The expectations were high in Barcelona: the Akademie für Alte Musik playing Bach’s Orchestral Suites and Brandenburg Concertos. Moreover, it was the second and final parts of the integral of Suites and Brandenburg Concertos they had started last year in the same hall. That concert was fine, so the audience might naturally have expected a performance of similar standards.

Bernhard Forck © Adam Walanus
Bernhard Forck
© Adam Walanus

An evident synchronization mistake between the players right at the beginning of the concert led to a serious amount of problems of tuning and tempi in the metals during the first bars of Brandenburg no. 1. After this, it seemed that the performers lost their self-confidence, playing with evident insecurity. The imprecise conducting of concertino Bernhard Forck did not help musicians to find their way through one of Bach’s more well-known scores. He played looking at the stalls, not to the rest of the group. That in itself is probably not a problem, as this work is part of the core repertoire of AKAMUS. But when in encountering difficulty, as it was in this case, it seemed that the musicians were not able to understand Forck’s indications. Only at the “Polacca”, about 17 minutes after the concert started, could we listen to the AKAMUS’ nice sound.

The start was disappointing, but fortunately, there were several good moments later in the concert. The impressive interpretation of Clemens Flick (harpsichord) and Christoph Huntgeburth (flute) as soloists should certainly be mentioned. The first gave us an unforgettable cadenza in the “Adagio” of Brandenburg Concerto no. 3. Bach just wrote two chords for this movement, forming a Phrygian cadence. Some orchestras just play these chords with some ornamentation, while others include a movement of other similar works. In this case, AKAMUS decided just to remain silent while the harpsichordist played for some magical minutes. It was a great gift for the attendees.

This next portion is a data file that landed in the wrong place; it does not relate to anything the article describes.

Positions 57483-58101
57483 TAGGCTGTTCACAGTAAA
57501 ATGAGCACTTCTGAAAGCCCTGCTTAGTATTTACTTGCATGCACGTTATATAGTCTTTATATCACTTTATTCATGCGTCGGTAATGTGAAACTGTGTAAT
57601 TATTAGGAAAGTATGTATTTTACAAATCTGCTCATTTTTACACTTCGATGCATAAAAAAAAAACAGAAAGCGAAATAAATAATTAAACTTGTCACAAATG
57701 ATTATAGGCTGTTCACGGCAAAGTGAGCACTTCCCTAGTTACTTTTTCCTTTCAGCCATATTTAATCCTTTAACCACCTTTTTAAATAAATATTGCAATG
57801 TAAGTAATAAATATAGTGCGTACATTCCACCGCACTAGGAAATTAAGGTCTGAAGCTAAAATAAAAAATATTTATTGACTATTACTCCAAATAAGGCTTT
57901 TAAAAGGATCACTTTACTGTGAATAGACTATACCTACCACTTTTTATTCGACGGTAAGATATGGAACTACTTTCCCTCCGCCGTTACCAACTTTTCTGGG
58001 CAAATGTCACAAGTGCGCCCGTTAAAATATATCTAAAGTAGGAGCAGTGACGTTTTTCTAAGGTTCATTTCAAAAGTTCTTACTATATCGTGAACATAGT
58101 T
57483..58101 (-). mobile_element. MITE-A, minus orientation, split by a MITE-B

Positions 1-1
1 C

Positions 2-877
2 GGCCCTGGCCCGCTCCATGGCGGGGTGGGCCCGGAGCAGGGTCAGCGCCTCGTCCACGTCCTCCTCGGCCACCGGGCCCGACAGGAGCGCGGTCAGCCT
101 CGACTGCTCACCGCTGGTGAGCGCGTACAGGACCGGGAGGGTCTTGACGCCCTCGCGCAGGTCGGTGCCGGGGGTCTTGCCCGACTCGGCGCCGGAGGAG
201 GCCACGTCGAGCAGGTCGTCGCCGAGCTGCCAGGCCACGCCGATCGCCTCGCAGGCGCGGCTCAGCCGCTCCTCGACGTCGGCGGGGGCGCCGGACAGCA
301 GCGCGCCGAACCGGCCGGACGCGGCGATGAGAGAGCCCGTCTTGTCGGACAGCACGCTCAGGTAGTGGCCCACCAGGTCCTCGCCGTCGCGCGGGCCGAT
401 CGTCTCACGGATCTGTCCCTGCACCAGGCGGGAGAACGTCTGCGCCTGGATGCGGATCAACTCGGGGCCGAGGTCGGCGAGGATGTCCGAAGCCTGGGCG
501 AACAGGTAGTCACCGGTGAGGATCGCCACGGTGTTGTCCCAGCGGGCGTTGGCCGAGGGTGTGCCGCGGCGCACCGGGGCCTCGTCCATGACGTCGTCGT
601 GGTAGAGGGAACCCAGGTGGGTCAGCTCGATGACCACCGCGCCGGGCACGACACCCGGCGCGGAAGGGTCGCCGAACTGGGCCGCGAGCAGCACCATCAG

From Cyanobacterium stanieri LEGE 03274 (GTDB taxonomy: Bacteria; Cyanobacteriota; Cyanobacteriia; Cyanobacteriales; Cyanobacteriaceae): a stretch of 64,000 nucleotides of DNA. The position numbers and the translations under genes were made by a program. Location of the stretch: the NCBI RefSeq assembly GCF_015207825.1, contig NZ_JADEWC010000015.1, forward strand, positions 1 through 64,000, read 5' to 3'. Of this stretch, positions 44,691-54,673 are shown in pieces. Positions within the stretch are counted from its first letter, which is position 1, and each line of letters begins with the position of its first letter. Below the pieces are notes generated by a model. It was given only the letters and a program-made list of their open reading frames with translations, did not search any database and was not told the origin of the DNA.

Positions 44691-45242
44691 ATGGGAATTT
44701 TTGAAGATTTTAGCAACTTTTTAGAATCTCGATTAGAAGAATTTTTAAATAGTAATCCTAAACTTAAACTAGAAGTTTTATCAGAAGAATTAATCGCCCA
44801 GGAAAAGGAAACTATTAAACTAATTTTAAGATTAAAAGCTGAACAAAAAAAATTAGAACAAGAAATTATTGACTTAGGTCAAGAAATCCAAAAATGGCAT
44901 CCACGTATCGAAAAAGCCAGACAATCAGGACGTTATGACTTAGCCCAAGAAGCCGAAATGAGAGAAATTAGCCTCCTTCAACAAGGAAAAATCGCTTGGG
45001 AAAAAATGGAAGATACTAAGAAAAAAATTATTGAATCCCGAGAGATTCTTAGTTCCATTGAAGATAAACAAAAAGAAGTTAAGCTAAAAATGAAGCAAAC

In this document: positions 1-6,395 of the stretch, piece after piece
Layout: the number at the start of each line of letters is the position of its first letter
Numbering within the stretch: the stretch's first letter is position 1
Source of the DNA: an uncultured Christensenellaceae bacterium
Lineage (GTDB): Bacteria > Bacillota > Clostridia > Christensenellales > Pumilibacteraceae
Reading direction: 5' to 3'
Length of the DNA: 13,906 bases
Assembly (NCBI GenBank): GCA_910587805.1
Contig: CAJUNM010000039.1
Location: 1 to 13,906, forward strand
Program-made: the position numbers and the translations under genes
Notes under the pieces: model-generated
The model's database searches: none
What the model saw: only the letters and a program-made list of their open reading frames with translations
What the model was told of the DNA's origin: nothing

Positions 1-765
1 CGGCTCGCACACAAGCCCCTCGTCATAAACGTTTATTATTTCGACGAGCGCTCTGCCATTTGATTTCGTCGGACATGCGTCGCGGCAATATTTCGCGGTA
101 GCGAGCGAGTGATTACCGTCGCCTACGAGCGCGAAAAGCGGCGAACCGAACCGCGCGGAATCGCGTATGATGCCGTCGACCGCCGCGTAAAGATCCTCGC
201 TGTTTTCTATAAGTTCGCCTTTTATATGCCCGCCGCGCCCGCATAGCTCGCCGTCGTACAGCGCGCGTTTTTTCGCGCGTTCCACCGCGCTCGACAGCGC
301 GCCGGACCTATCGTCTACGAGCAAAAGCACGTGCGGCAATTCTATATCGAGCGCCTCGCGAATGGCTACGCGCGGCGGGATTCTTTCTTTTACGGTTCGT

The first part finished with the Second Orchestral Suite, with an outstanding interpretation by Huntgeburth. However, the tempi and the phrasing of the orchestra did not help the flautist to find the proper moments to breathe. This part would have improved with a little bit slower tempo, which would have given the soloist the opportunity to find a better sound.

After the interval came Brandenburg no. 6. The instrumentation specified by Bach for this concert (just two violas, two violas da gamba, cello, harpsichord and double bass) did not help in a two-thousand seat hall. So it is perfectly understandable that it sounded a little bit too soft. It is something every period orchestra must deal with, not only in L’Auditori de Barcelona. The big problem with this concert was that the two violas needed to truly play as soloists. They have all the responsibility to make it sound great, but in this case they were not always in tune. Consequently, it was really difficult to appreciate Bach’s music.

During the last twenty minutes we finally could enjoy the sound that has made AKAMUS great, the Fourth Suite being proficient. Unfortunately, after such a concert it is difficult to appreciate the beauty of an interpretation, and it sounded quite monotone – lacking the rich, delightful rhythms and contrasts you expect to find in one of the most joyful secular scores Bach ever wrote.